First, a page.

If you’re wondering why Republicans have been so hesitant, circumspect, and wary—ahh let’s call it what it is, afraid—of criticizing Donald Trump, read this article from Charles Blow.
Here’s a passage from his “Other Inconvenient Truth.” It’s from a transcript of a 1994 interview with Watergate co-conspirator John Ehrlichman:
“The Nixon campaign in 1968, and the Nixon White House after that, had two enemies: the antiwar left and black people. You understand what I’m saying? We knew we couldn’t make it illegal to be either against the war or blacks, but by getting the public to associate the hippies with marijuana and blacks with heroin, and then criminalizing both heavily, we could disrupt those communities.”
Mr. Blow links that philosophy to the war on drugs, the systematic suppression of voting rights, the courting of Southern racists, and the incarceration of upwards of 35 million people of color. It’s a fascinating and disturbing read, one that goes a long way toward explaining how the Republican Party found itself in this fix today, and how their leanings toward subtle racism have exploded into the rabid nationalism and bigotry of the alt-right and its chief spokesman, Donald Trump.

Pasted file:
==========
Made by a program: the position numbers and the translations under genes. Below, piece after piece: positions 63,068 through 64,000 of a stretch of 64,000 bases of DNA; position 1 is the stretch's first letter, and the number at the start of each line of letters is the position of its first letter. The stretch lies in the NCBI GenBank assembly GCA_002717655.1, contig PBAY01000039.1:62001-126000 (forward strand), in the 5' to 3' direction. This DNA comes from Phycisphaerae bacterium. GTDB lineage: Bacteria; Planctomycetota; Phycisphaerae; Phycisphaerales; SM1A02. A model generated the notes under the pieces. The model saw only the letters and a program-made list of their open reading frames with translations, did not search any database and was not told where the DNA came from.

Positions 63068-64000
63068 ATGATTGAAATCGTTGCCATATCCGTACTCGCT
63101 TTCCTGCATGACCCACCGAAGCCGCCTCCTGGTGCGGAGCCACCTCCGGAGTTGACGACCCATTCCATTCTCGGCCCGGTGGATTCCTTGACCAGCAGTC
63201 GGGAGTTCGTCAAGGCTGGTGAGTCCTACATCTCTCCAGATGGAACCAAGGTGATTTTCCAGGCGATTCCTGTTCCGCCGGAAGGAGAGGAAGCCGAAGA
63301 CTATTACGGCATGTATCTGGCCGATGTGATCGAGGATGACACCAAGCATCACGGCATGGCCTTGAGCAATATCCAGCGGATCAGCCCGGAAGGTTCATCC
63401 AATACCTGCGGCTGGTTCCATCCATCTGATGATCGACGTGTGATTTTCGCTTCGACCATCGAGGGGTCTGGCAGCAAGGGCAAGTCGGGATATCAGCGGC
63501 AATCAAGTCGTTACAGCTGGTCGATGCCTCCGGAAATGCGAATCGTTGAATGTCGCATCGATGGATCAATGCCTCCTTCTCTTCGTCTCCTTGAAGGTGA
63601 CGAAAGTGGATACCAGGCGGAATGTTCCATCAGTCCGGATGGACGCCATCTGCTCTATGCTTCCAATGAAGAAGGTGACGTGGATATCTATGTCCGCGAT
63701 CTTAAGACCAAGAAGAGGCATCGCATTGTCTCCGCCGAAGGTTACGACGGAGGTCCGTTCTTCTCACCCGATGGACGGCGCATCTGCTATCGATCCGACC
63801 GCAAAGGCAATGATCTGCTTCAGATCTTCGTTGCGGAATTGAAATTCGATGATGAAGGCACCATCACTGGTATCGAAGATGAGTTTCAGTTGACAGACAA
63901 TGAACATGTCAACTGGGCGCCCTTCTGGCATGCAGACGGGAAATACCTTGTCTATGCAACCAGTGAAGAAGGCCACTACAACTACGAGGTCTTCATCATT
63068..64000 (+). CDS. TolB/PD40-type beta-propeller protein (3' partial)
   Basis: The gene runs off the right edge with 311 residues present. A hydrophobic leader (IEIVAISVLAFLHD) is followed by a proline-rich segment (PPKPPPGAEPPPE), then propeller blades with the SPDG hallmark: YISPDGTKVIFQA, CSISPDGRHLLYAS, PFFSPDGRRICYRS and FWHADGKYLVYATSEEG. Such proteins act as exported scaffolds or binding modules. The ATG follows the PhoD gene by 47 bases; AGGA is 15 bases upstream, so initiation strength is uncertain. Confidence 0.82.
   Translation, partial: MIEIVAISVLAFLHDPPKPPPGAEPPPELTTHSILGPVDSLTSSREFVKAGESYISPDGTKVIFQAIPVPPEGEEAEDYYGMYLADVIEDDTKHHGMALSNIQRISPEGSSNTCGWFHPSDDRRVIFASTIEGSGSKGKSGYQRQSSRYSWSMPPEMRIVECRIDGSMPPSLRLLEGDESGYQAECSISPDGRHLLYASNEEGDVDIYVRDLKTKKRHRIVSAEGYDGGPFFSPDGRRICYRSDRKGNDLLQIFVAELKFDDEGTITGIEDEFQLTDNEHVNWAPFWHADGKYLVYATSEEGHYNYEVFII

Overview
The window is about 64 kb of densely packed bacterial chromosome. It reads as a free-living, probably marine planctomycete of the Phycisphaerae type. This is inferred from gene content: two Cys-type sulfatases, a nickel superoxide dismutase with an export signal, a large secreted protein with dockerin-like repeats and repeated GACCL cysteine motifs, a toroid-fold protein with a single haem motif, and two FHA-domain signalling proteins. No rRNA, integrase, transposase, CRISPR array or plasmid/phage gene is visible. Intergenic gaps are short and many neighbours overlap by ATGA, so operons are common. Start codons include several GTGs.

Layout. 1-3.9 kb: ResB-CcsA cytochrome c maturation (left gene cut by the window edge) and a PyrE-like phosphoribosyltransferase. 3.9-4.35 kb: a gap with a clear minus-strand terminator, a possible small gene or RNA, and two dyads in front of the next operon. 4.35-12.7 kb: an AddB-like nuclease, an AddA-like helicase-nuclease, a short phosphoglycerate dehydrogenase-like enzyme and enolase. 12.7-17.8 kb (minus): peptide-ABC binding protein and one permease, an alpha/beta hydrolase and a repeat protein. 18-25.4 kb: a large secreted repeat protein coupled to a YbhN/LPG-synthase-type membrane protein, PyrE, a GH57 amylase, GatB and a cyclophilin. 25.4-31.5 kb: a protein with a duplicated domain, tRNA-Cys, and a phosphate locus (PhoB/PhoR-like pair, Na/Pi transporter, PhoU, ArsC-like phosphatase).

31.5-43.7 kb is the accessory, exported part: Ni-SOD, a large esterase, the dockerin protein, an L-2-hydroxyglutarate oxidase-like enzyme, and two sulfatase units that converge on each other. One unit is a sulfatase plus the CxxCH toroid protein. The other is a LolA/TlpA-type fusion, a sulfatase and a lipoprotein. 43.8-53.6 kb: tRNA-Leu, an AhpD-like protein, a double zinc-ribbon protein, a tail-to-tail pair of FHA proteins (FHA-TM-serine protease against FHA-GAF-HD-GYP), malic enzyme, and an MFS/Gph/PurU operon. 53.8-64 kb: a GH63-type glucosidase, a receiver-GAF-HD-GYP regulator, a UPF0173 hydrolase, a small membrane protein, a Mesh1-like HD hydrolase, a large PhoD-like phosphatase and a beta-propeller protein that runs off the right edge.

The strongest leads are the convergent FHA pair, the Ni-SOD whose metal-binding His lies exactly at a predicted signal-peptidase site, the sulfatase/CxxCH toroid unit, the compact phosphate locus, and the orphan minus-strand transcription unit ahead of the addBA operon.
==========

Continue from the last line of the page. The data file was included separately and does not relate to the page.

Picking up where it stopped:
Mr. Blow also includes an observation from Martin Luther King, Jr. “In the final analysis,” Dr. King said in a 1967 speech, “racism is evil because its ultimate logic is genocide. Hitler was a sick and tragic man who carried racism to its logical conclusion. And he ended up leading a nation to the point of killing about six million Jews.”
If we equate racism, white supremacy, and anti-Semitism with genocide, it becomes even more difficult to accept Donald Trump’s fatuous observation that there are “good people on both sides.” And his falsely equivalent implication that Heather Heyer and David Duke are two sides of the same coin should sicken anyone with a modicum of sensitivity and intelligence.